Jang, 67, who became powerful in the country as the uncle of the unpredictable young leader, is the latest victim of what appears to be a power struggle in the isolated Communist nation as Kim, who took over after the death of his father Kim Jong Il in December 2011, consolidates his leadership.
The official Korean Central News Agency said the political bureau of the Central Committee of the Workers' Party of Korea stripped Jang of all posts, depriving him of all titles and expelling him and removing his name from the party.
"Jang and his followers committed criminal acts baffling imagination and they did tremendous harm to our party and revolution," the report said.
KCNA quoted a party resolution that Jang abused his power and challenged the "sole leadership system," gravely hindered the role of the Cabinet by taking control of major economic development sectors, allegedly was guilty of irregularities and corruption, and "led a dissolute and depraved life."
Xinhua, the official news agency of China, which is a close ally of North Korea, said Jang, who was married to Kim's biological aunt, was senior general and vice chairman of the National Defense Commission and secretary of the party's administration department.
The resolution accused Jang of working "to form a faction within the party by creating illusion about him and winning those weak in faith and flatterers to his side."
It said Jang and his followers violated the party's guiding principles and disobeyed "the order issued by the supreme commander of the Korean People's Army."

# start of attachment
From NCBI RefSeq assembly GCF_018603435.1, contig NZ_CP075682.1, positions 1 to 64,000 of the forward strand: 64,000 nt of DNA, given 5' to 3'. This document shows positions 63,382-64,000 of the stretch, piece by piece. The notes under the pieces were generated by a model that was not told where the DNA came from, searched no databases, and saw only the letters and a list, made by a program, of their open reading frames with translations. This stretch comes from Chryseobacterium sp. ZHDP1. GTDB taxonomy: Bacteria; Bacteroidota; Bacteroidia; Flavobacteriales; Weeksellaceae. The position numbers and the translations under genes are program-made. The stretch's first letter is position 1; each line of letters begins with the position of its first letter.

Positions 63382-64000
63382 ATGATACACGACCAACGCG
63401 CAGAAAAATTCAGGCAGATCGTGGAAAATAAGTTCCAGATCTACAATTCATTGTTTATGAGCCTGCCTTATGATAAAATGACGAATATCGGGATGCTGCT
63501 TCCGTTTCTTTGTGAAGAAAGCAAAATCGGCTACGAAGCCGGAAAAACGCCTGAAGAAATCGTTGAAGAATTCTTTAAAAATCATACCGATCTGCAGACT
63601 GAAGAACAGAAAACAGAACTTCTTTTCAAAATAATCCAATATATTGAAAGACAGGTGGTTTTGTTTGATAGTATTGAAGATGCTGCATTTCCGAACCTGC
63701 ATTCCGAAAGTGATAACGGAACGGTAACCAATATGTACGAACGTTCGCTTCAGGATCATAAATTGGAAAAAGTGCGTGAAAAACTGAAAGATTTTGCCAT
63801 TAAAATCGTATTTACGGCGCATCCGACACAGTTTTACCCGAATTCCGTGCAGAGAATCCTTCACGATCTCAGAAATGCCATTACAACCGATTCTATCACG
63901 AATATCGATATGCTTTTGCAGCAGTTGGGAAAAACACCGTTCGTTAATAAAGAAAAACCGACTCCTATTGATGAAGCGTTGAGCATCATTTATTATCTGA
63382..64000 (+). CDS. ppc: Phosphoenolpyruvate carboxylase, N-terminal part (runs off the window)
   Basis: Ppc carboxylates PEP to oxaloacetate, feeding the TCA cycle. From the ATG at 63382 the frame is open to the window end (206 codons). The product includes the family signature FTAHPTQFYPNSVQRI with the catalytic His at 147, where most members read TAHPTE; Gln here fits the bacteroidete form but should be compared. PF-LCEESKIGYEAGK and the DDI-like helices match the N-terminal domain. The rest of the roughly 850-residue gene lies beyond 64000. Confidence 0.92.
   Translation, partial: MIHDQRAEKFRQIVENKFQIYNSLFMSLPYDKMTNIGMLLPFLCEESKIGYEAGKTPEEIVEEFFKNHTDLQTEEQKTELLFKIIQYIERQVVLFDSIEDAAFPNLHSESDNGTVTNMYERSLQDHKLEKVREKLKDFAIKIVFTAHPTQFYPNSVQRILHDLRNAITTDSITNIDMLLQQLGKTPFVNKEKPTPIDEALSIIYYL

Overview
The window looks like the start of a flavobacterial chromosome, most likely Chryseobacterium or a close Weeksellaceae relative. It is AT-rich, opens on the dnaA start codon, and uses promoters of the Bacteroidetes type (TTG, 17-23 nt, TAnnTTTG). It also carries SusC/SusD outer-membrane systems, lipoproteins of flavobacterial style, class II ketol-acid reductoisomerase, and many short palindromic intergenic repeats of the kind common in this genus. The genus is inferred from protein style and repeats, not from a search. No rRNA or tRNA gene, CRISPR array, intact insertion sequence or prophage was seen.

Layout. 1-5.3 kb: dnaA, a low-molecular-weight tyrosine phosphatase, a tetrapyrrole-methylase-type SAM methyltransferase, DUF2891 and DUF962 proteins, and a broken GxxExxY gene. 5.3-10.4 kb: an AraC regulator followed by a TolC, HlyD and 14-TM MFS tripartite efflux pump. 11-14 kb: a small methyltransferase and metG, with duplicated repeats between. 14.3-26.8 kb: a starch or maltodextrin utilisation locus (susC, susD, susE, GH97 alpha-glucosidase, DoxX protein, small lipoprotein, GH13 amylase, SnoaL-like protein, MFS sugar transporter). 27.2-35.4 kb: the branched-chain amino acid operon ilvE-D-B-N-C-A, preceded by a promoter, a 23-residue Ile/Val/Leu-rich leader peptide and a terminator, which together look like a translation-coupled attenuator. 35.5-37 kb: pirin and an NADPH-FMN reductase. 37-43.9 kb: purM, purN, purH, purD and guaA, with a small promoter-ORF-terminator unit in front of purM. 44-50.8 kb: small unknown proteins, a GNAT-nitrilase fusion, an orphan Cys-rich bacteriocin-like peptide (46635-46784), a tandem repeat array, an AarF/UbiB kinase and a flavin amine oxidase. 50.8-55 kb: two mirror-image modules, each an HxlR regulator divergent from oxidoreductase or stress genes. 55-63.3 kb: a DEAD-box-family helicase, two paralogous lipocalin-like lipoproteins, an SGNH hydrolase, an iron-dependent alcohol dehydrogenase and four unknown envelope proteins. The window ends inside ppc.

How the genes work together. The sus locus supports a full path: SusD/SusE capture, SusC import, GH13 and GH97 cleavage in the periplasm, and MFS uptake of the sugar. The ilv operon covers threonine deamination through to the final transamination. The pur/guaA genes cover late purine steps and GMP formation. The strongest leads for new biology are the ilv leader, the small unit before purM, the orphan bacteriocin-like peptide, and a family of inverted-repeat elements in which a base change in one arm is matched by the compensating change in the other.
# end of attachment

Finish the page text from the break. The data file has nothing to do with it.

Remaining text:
South Korea's Yonhap News said the KCNA report did not give details on Jang's current whereabouts.
When Jang's removal was first reported last week, South Korea's intelligence regency reportedly told its lawmakers that two of Jang's allies had also been publicly executed.
Yonhap said Jang had long been viewed as Kim Jong Un's guardian. It said Jang's purge could lead to a shakeup of the leadership.
Last year, Ri Yong Ho, chief of the military's general staff, was removed from all his posts because of an unspecified "illness."
A senior South Korean military official earlier told Yonhap Jang's removal could make Kim Jong Un even more powerful but could increase the instability within the regime.
North Korea, under Kim, already has escalated tensions on the Korean Peninsula as it continues to develop its nuclear and missile program despite severe sanctions from the United Nations Security Council. The country conducted its third nuclear in February.
"Some see this as perhaps the last part of the power consolidation phase, that Kim Jong Un has in fact removed all of the old guard close to his father and is now finalizing the inserting of his own inner group," John Park, a Northeast Asia analyst at Harvard University's Kennedy School of Government, told CNN.